Ms Joo was the last to defect and when authorities found out that her father was missing, she was put under investigation. She told them he had died in a fishing accident. “That is common in North Korea,” she says.

She practised swimming and trained physically for her escape. Three years later she crossed the border to China where she was arrested. China doesn’t recognise North Korean refugees and its official policy is to send them back. But defecting is a very serious crime and repatriation means imprisonment, torture or even death. A religious group, which she cannot name, helped release her from jail.

For Yu-sung Kim and his family, the decision to leave North Korea came suddenly. His father’s business came to light in a South Korean newspaper in 2011, fearing the government reaction they fled. They left behind his younger sister who was ill. He later found out that she was told her family had been captured and killed while attempting to escape. She later died in North Korea.

North Korean defectors in Seoul North Korean defectors protest about China’s policy of repatriating defectors

Though he appreciates his freedom Mr Kim says life in Seoul is difficult. He faces prejudice from South Korean society which often considers North Koreans, with their archaic dialect and strange accent, as ignorant and backward.

“In my university when I tell people where I’m from they see me as strange, like an alien from the Moon,” he says.

There are more than 24,000 North Korean defectors living in South Korea. When they arrive many lack the basic skills to live and work in a modern society – operating a cash machine, driving a car, using a phone or a computer.

They find it hard to get work and some resort to petty crime which has given the community a bad name. “I sometimes think living in South Korea is fortune and misfortune at the same time,” Mr Kim says.

Chanyang Joo refuses to let prejudice bother her. But she says freedom has its own problems.

“There are too many things to do here and I have to plan my own life and it’s stressful,” she says.

“But when I think about the difficulty of living in a free society, I realise I’m working and getting tired for myself and for my future so I feel happy.”

Chanyang Joo and Yu-sun Kim spoke to World Have Your Say on the BBC World Service. Listen to the programme here.

North Korea has moved two short-range missile launchers to its east coast

North Korea has moved two short-range missile launchers to its east coast. (AFP)

Reuters, Seoul

North Korea has moved two short-range missile launchers to its east coast, apparently indicating it is pushing ahead with preparations for a test launch, a South Korean news agency reported on Sunday.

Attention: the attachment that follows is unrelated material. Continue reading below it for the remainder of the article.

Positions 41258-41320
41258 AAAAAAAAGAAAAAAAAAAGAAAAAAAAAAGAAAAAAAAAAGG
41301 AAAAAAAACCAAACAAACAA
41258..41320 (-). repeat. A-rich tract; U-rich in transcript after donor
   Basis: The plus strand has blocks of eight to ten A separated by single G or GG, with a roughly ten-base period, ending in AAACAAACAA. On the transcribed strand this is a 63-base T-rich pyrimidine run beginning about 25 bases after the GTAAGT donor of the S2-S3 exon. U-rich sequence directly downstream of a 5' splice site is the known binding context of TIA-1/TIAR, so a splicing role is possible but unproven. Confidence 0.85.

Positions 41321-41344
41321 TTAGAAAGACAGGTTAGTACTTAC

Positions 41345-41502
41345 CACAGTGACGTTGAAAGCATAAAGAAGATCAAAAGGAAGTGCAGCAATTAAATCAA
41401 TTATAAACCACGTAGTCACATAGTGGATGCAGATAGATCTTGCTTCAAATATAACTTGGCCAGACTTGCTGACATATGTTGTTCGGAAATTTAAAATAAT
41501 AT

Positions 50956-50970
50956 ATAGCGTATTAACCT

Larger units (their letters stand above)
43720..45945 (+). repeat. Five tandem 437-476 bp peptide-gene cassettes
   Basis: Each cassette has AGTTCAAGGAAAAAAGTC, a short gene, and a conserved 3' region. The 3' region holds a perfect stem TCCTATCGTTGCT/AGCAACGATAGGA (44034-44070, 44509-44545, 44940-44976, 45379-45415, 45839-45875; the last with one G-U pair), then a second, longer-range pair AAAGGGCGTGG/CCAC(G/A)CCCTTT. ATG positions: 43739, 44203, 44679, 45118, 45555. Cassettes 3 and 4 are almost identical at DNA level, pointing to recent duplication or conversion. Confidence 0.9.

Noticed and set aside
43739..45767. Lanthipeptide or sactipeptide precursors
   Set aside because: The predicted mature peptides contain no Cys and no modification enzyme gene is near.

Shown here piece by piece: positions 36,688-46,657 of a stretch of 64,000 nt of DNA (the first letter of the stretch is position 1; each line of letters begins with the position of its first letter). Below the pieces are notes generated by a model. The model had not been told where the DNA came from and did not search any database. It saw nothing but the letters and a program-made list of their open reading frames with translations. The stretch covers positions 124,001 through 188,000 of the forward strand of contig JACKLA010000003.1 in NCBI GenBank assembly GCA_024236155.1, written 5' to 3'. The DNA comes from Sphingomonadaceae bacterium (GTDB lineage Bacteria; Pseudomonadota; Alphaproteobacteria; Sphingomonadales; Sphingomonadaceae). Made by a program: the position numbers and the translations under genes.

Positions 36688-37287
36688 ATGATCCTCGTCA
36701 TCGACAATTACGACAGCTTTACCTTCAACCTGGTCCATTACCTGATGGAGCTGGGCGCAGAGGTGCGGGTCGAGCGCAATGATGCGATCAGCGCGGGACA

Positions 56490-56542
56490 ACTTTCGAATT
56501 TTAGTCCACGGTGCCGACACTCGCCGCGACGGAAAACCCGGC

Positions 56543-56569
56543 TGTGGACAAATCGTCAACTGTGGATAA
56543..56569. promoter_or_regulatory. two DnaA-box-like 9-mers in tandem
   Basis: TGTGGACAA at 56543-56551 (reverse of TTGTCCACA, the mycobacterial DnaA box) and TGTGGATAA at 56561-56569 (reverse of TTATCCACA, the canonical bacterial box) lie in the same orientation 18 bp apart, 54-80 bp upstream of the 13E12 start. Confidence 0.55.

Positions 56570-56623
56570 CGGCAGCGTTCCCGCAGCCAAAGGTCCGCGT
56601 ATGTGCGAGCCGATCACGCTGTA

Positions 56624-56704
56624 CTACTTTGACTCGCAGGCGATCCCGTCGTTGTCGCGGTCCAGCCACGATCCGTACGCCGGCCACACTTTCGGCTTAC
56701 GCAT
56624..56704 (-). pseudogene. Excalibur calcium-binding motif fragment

South Korea and its allies have been expecting some sort of North Korean missile launch during weeks of heightened hostility on the Korean peninsula.

An unidentified South Korean military source told the South’s Yonhap news agency that satellite imagery showed that North Korean forces had moved two mobile missile launchers for short-range Scud missiles to South Hamgyeong province.

“The military is closely watching the North’s latest preparations for a missile launch,” the source said.

The North moved two mid-range Musudan missiles in early April and placed seven mobile launchers in the same area, Yonhap said. A North Korean show of force could be staged to coincide with the anniversary of the founding of its army on April 25.

A South Korean Defense Ministry official said he could not confirm the news report and said there had been no sign of unusual activity in North Korea. North Korea fairly regularly test-fires short-range missiles in the sea off its east coast.

North Korea stepped up its defiance of U.N. Security Council resolutions in December when it launched a rocket that it said had put a scientific satellite into orbit. Critics said the launch was aimed at developing technology to deliver a nuclear warhead mounted on a long-range missile.

The North followed that in February with its third test of a nuclear weapon. That brought new U.N. sanctions which in turn led to a dramatic intensification of North Korea’s threats of nuclear strikes against South Korea and the United States.

The tension has eased over recent days with the North at least talking about dialogue in response to calls for talks from both the United States and South Korea.

On Saturday, North Korea reiterated that it would not give up its nuclear weapons, rejecting a U.S. condition for talks although it said it was willing to discuss disarmament.

Pyongyang-Tehran military ties test nuclear nonproliferation regime


Michael Richardson

 Although North Korea and Iran are thousands of kilometers apart on opposite sides of Eurasia, they are linked — directly as well as indirectly — in the North Korean crisis.
Iran’s nuclear and long-range ballistic missile ambitions are silent actors in the confrontation between North Korea and a wide range of countries in the international community, including the United States, China and Russia.
All these countries, and many others including Japan, have condemned Pyongyang’s threats to launch nuclear and missile attacks on the US and American bases in Japan and the Western Pacific.
US Secretary of State John Kerry warned at his first press conference last month, following his appointment, that a failure to respond effectively to North Korea’s nuclear sabre rattling risked emboldening Iran. Kerry, who will hold high-level talks in South Korea, Japan and China this week on his first trip to Asia as America’s top diplomat, said after North Korea’s third underground nuclear weapons test on Feb. 12: “This is about proliferation and this is also about Iran, because they are linked.”